Sales agents face environment that rewards volume, expertise

There was a time when renting a booth, setting up a card table and hanging out a shingle at any of the international markets was enough to call yourself a sales agent. But the last cycle of too much capital and too many movies has finally struck some kind of equilibrium, and that’s seen sales agents having to do more with less, and explore new business models to stay ahead of the curve.

“We were looking at opportunities,” Nick Meyer says of the recently inaugurated Sierra/Affinity, of which he is CEO, “and more partners means more product flowing through. … In our case, both (Sierra and Affinity) were looking for similar things. I can’t say that this is the wave of the future, but it made sense for us. No one knows where the next magic is coming from.”

David Garrett, president of Summit Intl., the sales arm of a company that has remained independent as it morphed from a “pure sales agent” into a mini-studio, doesn’t expect a wave of mergers.

“Companies will disappear rather than be acquired,” Garrett says from his base in London. “If companies merge, it will work only if the other company is complementary to your own. An acquisition means that you acquire people, talent or intellectual property. There’s no point in merging with or acquiring a company that does the same thing that you do.

“Libraries may be acquired but not the whole company. … Even libraries have diminishing returns because TV is not buying as much, and the DVD market is down.”

The stressed world economy has resulted in fewer films being made. Buyers and sellers generally agree that this has translated into higher-quality product, and buyers are increasingly looking to A-list titles to produce revenue on their end. The number of companies with access to those films has shrunk considerably, and now only a handful of sales companies handle powerhouse product. Financiers look at who will be handling sales before signing on the dotted line. And there are only five sales companies that make the grade for the big titles.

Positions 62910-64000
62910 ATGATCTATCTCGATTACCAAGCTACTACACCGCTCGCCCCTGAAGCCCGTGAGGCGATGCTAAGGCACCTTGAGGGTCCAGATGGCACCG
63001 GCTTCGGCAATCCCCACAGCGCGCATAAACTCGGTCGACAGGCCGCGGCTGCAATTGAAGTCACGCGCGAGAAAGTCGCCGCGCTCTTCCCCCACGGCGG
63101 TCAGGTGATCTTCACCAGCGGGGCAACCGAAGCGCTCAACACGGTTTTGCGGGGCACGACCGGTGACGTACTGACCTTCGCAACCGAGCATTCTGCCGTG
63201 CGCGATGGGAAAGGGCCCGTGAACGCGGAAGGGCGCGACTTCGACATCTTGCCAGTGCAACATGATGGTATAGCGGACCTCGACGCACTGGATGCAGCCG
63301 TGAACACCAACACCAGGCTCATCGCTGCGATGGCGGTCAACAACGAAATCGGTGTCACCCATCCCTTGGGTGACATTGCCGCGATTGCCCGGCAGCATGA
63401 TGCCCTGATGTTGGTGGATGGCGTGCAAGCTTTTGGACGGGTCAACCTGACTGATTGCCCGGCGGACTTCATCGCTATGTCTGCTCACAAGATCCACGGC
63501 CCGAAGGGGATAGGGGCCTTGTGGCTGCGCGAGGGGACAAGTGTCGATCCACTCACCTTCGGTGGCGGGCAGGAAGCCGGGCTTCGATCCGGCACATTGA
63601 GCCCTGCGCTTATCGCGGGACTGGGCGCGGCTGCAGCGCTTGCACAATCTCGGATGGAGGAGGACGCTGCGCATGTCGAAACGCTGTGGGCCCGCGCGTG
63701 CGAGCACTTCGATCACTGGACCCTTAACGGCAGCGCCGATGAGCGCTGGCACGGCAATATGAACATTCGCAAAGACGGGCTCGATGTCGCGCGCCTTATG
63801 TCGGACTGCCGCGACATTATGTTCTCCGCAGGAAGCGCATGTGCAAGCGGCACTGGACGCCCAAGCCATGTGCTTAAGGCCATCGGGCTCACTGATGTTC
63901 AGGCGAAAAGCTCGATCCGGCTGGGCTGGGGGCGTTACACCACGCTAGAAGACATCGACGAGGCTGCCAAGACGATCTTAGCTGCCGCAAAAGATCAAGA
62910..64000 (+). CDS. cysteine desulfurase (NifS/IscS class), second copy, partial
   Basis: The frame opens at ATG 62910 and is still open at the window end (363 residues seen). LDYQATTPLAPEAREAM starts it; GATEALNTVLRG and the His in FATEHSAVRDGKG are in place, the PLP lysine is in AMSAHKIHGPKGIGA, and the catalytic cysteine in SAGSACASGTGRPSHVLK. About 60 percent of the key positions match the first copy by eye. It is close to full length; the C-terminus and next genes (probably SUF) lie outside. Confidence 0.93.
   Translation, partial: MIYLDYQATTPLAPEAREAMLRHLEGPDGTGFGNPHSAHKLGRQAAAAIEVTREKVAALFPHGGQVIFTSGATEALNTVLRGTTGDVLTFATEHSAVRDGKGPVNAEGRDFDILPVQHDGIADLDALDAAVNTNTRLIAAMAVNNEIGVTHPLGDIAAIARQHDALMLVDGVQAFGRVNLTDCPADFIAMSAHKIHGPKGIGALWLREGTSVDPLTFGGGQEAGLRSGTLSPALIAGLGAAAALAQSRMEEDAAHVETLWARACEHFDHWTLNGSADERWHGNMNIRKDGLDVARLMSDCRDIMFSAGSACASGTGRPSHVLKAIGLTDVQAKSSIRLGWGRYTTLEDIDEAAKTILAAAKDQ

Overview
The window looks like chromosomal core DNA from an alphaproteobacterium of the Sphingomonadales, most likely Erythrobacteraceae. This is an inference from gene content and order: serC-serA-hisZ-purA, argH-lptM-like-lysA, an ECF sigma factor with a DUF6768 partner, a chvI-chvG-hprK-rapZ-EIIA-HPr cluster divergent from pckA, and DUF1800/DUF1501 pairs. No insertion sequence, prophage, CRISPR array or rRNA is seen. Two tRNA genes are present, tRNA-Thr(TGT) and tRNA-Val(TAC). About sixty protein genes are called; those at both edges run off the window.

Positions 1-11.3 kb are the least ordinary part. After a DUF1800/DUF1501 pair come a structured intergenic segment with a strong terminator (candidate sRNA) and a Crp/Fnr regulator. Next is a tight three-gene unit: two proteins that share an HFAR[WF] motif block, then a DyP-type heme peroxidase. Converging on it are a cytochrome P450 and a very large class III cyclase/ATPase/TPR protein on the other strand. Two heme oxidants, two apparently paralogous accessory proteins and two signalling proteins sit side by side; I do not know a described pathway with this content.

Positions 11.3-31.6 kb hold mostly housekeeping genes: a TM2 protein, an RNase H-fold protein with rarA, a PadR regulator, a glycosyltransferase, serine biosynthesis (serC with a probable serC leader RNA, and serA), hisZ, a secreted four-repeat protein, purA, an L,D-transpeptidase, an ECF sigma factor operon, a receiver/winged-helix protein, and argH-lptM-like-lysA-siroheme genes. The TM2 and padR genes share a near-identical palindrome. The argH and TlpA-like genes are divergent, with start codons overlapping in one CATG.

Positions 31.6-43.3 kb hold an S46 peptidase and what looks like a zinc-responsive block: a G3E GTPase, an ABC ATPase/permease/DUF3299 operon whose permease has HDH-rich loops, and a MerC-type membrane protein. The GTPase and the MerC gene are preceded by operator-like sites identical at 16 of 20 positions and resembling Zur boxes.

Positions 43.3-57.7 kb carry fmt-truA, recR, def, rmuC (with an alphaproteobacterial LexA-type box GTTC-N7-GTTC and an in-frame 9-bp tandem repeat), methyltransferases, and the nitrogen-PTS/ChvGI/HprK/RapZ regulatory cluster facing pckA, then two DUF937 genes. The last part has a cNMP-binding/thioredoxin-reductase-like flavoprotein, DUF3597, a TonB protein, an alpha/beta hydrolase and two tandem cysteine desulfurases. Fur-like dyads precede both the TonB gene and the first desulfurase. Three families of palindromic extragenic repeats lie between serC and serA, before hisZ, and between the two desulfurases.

“Financiers have become way more wary about who is selling the film,” says Stuart Ford, CEO of IM Global.

Investors are looking primarily for expertise in the marketplace — expertise that allows sales agents to make realistic estimates on the earning potential of a film. Volume is another characteristic that is prized as it proves a seller’s experience. And these days, the perception is that the bigger players wield some clout, enabling them to get higher prices for their films.

IM Global handled the mega-hit “Paranormal Activity,” which bumped it up to a higher echelon. But even with such an unexpected hit, Ford, who founded the company, sold a majority stake to Reliance.

“It was a game-changer for us,” Ford says. “It has given us access to a lot more films. Reliance is a great strategic provider of films.”

Not that a sales company is able to exist solely selling big pictures.

“The market is polarized into the haves and the have-nots,” Ford continues. “We handle big and diverse films. We can pre-sell small films as part of a package that is driven by these locomotives. … In the end, what sells are good, finished films in all categories.”